Yes, under certain circumstances, police can make an arrest without a warrant so long as they have probable cause to believe the arrestee committed an offense. There are certain exceptions to this general rule, though.
Situations in Which Florida Police Can Make Warrantless Arrests
Florida Statute § 901.15 lists all the situations in which officers can make arrests without a warrant. These include:
- “The person has committed a felony or misdemeanor or violated a municipal or county ordinance in the presence of the officer.”
- The officer knows or has reason to believe a felony was committed or is being committed and has a valid reason to believe the alleged perpetrator committed or is currently committing it.
- The person has a standing warrant out that another officer has in his/her possession.
Arrests for Acts Not Witnessed by Police
For certain crimes, a police officer does not have to witness a person committing the offense to make an arrest. If an officer has probable cause to think the alleged perpetrator committed one of the following crimes, they can arrest on the spot without a warrant:
- Violation of an injunction
- Acts of domestic violence
- Child abuse
- Luring or enticing a child for unlawful purposes
- A criminal act of sexual cyberharassment or stalking
- Criminal mischief or graffiti
- A violation of a safety zone, security zone, regulated navigation area, or naval vessel protection zone
- Trespass in a secure area of an airport
- Assault on a police officer, firefighter, emergency medical care provider, or public transit employee
General Exception: Arrests at Your Residence
In most cases, officers cannot enter your home and perform a search or arrest you without a court order or arrest warrant. If the police knock on your door, ask to see the warrant and examine it. If the warrant appears valid, do not resist arrest — even if you think the arrest is unfair. Resisting arrest, even without violence, can lead to additional charges.
Instead, to best protect yourself:
- Do not struggle, run, or act overly discourteous;
- Do not answer the officers’ questions, other than providing your basic identifying information; and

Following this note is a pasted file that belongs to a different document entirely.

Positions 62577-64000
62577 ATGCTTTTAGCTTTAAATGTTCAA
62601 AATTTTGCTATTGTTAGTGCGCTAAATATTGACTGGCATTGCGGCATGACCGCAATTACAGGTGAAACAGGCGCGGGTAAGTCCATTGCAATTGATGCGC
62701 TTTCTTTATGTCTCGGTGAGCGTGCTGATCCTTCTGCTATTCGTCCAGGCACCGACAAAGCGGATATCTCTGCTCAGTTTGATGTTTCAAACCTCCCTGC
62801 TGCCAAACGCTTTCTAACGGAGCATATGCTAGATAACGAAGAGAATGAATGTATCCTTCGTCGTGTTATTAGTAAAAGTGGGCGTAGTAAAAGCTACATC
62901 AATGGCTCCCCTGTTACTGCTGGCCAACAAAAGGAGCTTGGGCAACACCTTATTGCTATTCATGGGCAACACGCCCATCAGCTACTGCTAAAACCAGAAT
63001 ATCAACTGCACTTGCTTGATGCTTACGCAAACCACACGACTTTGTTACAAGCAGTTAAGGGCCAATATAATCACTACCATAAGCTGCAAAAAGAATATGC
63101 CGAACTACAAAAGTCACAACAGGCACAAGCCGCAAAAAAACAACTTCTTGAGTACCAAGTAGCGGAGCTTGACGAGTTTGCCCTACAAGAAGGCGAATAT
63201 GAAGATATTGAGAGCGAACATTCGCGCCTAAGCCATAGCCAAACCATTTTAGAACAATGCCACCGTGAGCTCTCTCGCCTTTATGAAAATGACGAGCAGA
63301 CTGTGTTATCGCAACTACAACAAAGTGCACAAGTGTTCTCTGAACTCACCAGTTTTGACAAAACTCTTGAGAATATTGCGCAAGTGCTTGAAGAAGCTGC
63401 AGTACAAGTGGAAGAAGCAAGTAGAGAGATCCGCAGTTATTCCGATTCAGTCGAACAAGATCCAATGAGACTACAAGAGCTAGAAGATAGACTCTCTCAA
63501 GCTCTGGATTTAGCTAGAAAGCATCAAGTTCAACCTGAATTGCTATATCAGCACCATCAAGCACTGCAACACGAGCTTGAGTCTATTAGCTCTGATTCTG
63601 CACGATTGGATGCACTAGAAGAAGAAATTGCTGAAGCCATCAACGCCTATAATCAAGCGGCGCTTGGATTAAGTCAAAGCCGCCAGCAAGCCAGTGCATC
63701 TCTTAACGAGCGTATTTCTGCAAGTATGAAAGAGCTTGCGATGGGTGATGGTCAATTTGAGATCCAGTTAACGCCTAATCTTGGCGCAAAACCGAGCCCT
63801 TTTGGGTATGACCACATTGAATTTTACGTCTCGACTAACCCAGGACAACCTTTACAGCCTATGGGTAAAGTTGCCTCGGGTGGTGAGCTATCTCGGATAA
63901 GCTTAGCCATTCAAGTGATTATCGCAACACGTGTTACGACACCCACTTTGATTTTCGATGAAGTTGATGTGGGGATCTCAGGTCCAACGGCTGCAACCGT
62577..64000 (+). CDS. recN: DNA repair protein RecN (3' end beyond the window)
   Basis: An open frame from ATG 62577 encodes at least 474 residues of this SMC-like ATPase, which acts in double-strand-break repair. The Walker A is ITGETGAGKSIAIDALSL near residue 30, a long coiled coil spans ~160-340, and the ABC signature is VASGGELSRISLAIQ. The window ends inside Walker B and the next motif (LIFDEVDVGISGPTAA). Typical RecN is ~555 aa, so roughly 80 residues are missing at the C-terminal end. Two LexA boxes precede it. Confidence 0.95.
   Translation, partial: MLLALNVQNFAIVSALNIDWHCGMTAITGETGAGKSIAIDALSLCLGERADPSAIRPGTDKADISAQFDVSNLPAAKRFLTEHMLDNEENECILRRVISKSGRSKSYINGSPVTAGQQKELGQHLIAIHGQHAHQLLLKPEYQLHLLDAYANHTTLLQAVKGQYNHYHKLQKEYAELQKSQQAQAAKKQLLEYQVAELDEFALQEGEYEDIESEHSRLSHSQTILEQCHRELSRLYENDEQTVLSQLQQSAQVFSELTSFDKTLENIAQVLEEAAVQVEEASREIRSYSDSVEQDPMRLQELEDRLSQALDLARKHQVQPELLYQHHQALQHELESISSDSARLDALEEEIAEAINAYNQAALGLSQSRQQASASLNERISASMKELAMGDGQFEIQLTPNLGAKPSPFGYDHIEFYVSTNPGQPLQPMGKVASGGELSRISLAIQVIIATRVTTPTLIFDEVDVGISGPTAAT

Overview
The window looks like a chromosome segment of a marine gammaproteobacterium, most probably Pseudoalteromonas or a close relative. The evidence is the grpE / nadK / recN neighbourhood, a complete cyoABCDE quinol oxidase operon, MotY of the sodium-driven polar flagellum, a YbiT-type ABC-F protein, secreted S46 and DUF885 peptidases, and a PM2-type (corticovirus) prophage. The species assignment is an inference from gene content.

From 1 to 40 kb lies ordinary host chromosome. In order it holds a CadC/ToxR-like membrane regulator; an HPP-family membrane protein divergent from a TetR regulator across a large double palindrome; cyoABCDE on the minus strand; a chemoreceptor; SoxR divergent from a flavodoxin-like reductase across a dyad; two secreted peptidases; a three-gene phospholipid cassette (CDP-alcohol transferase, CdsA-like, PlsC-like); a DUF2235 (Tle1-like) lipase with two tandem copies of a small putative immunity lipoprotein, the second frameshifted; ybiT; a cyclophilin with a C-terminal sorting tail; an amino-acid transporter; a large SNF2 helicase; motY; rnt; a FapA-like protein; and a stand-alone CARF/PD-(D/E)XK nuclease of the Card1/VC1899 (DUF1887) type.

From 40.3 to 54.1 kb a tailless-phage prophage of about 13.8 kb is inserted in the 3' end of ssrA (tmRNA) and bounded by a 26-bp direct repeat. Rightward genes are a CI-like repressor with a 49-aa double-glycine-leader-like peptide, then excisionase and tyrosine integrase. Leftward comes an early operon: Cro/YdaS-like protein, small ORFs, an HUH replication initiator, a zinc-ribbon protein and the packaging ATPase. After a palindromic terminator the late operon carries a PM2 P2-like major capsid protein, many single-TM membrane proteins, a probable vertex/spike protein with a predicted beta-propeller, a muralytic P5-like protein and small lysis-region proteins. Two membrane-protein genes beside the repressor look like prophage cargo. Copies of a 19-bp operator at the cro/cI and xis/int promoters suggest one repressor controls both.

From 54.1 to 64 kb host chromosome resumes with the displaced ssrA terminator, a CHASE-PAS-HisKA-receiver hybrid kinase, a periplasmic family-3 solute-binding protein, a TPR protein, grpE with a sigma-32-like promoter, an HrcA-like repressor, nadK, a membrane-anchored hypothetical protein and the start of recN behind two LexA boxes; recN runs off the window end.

- Let the officer know that you will not answer any further questions without your attorney present. (If you do not have an attorney, call 727-828-3900; one of our criminal attorneys would be glad to help.)
The American Civil Liberties Union of Florida suggests the following: “Do not say anything, sign anything or make any decision without a lawyer. Prepare yourself and your family in case you are arrested. Memorize the phone numbers of your family and your lawyer. Make emergency plans if you have children or need to take medication.”
Understanding the “Reasonableness” Requirement
Per the Fourth Amendment, you have the right “to be secure in [your person], houses, papers, and effects, against unreasonable searches and seizures.” The law provides that for many circumstances, police must have a warrant to search, seize, or arrest. This amendment serves to protect people’s privacy and freedom from unreasonable invasion by the government.
However, so as not to unnecessarily interfere with law enforcement’s ability to do their job, the Supreme Court created exceptions to the warrant requirement. The Fourth Amendment justifies warrantless arrests when:
- When there is a threat to public security;
- When the officer has probable cause, and there is an urgent need;
- When the officer has probable cause and a reasonable belief that the person is guilty, based on the facts;
- To prevent a suspect from escaping; or
- To preserve evidence.
“A suspect arrested without a warrant is entitled to prompt judicial determination, usually within 48 hours,” according to the Legal Information Institute.
Arrest Policy for Other Misdemeanors
Officers can arrest someone for a felony that the officer did not witness the perpetrator committing. However, other than the misdemeanor exceptions and conditions listed above, police officers cannot arrest people for misdemeanor crimes not committed in the officers’ presence without a warrant.
For cases in which an officer has reason to believe someone committed a misdemeanor offense but did not witness the crime, the process involves the following:
- The officer will submit a report to the State Attorney’s Office (SAO) to request an arrest warrant.
- A prosecutor at the SAO will investigate the complaint to determine whether the person committed a crime.
- The SAO will then determine whether it needs to file charges (called “an Information).
- If the SAO files charges, the SAO will prepare an arrest warrant or issue summons.
Free Consult with a Defense Attorney in Florida
If you or a loved one has been arrested, protect your rights and get the legal defense you need. Contact our defense attorneys at Goldman Wetzel for a free, one-on-one informative consultation.